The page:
Musician Brian Culbertson

The multi-instrumentalist explains why he’s celebrating his 20th anniversary as a recording artist with a remake of his debut CD and also performs the track, “Horizon.”

Brian Culbertson is not only a recording company entrepreneur, but also an all-around musician. He grew up loving genre-crossing jazz-pop artists and began his musical journey at age 8 on piano, adding drums at 9, trombone at 10 and bass at 12. As a college student, he self-produced his debut album, Long Night Out, which was created in an apartment above a costume shop, and went on to compose jingles for corporate clients while continuing to make records and tour. Culbertson has worked with industry all-stars, written and produced over 25 #1 singles and released 14 albums, including Another Long Night Out—an all-star re-imagination of his first album—on his own BCM label.

TRANSCRIPT

Tavis: Brian Culbertson has never met an instrument that he could not play. He’s mastered the piano, trombone, drums, bass, trumpet, percussions and something called a euphonium.

As a musician, producer and songwriter, he’s had 27 number one hits. His latest CD is called “Another Long Night Out” and he’ll close our show tonight performing one of the songs from that album called “Horizon.”

I will not put him to the test tonight and make him play all seven instruments at one time, but I look forward to the performance. Brian, good to have you on the program.

Brian Culbertson: Oh, great to be here, Tavis.

Tavis: Got the vinyl this time, huh?

Culbertson: I do. First time ever.

Tavis: First time in your career?

Culbertson: First time ever in my career.

Tavis: That means you’re like, what, 25?

Culbertson: Right. No, I been doing this 20 years. And right when I started, mid 90s, vinyl was kind of like not cool, you know. It was all about the CDs and now it’s like making a resurgence, so I’m like let me put it out.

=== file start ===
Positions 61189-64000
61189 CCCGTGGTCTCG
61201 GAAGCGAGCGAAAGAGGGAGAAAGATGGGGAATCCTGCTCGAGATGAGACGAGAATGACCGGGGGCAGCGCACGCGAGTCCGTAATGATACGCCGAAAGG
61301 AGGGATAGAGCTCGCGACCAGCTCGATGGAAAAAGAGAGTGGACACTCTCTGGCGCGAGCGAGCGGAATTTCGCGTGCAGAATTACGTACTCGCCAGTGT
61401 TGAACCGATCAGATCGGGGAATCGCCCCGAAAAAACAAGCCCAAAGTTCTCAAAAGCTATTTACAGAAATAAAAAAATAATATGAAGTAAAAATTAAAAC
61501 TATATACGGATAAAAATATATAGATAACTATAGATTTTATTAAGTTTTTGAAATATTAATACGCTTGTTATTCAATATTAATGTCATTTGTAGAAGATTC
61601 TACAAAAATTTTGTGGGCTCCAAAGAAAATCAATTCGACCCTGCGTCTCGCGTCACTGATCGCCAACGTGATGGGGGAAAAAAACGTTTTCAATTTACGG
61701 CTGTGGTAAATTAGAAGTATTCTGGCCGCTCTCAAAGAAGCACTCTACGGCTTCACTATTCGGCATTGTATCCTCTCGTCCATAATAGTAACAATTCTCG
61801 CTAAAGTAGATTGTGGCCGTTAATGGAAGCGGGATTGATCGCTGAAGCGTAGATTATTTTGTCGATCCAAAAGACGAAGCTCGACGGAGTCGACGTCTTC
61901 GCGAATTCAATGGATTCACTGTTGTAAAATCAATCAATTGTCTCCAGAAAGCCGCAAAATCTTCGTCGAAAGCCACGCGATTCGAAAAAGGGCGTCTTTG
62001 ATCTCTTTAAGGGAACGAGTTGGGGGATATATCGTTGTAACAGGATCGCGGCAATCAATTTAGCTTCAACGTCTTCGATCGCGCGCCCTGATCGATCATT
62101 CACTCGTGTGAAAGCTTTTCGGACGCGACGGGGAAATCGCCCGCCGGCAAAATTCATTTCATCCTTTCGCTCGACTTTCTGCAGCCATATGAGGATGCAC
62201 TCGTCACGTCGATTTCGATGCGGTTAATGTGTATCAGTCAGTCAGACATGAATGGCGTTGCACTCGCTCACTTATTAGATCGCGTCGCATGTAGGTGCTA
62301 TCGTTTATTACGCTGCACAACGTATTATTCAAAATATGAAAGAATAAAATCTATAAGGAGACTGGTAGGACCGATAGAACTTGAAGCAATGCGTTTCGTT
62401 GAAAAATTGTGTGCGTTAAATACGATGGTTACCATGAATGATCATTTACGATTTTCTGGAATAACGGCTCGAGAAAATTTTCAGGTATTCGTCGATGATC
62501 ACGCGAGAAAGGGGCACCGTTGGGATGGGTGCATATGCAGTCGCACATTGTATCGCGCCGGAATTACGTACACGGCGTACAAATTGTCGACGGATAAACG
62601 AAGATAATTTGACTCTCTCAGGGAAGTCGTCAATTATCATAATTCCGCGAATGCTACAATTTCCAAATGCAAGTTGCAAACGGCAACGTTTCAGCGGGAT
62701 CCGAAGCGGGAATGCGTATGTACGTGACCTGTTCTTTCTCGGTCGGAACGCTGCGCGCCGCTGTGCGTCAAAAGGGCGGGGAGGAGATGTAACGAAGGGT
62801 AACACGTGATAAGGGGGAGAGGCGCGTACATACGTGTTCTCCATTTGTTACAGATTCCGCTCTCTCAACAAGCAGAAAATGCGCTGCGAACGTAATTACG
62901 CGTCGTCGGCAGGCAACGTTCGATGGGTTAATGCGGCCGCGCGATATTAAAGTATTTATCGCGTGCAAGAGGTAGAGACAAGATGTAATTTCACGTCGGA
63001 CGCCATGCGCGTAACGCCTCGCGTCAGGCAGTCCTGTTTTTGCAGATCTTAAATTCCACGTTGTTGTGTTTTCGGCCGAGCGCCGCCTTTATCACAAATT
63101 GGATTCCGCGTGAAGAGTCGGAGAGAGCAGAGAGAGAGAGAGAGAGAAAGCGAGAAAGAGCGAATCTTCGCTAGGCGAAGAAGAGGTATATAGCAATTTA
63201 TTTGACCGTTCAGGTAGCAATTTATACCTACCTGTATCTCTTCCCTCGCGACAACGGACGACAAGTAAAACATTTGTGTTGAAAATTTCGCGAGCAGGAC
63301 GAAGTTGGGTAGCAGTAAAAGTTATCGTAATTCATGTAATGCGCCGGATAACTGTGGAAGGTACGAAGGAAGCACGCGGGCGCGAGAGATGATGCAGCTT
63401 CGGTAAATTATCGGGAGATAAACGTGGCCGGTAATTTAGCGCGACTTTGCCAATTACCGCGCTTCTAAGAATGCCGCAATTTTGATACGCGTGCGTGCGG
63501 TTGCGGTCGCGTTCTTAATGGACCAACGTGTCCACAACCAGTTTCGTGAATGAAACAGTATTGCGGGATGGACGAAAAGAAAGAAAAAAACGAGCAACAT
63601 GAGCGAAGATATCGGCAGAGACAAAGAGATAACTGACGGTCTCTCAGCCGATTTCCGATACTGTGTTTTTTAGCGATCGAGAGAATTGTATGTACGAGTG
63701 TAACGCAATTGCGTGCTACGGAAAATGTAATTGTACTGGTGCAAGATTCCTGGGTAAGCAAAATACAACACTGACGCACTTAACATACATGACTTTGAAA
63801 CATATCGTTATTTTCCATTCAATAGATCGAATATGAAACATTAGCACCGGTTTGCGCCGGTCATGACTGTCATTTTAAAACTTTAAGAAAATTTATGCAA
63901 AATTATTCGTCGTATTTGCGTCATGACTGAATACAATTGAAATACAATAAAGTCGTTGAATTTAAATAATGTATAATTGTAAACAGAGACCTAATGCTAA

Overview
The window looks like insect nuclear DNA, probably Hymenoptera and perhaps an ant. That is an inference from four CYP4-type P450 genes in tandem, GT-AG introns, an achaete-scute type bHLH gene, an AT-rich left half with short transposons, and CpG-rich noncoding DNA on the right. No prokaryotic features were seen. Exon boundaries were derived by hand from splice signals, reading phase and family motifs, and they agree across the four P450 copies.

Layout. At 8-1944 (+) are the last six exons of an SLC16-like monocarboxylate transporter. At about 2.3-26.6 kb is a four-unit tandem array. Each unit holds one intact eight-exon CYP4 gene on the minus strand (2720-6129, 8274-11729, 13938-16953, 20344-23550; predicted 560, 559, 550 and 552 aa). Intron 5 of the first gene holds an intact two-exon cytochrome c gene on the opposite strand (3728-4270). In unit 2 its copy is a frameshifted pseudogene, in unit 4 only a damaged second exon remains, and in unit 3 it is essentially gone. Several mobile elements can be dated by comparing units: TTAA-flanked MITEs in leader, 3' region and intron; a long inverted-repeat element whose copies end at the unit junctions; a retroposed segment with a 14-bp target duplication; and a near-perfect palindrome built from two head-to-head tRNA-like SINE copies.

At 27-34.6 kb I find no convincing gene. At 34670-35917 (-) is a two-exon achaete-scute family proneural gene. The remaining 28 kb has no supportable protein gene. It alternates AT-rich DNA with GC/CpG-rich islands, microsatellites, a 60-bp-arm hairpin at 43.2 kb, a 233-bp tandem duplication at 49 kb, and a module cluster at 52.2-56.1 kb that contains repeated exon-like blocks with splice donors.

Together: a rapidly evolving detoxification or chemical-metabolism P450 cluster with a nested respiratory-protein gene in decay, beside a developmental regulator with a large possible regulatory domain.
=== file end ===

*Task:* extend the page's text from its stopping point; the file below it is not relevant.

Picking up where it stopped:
Tavis: And what do you make of the resurgence of vinyl?

Culbertson: I think it’s more about an experience of listening to music again. You know, we’ve gotten just sort of like music is going everywhere with the digital age and now to put vinyl on a record player and to actually sit down and listen to it, I think it brings you back to at least, you know, my early years and it’s a beautiful thing.

Tavis: Since we’re on this right quick, I’m gonna put you on the spot. The thing you like most about the way the business has changed in the two decades you’ve been at it, and the thing you like least about the way the music business has changed in the two decades you’ve been at it.

Culbertson: I think the most thing that I like is that there’s a lot more interaction directly with fans. You know, it used to be there was this huge divide between, okay, you were making a record, no one was supposed to know about it. It’s all secret. Then all of a sudden, you release it on the world, right?

Nowadays, I’m all about opening that wall, that curtain, and putting videos up while I’m making the record. You know, Tweet and Facebook and doing all this stuff because it’s right there. So the fans have this whole new way of getting in touch with you. I think it’s great.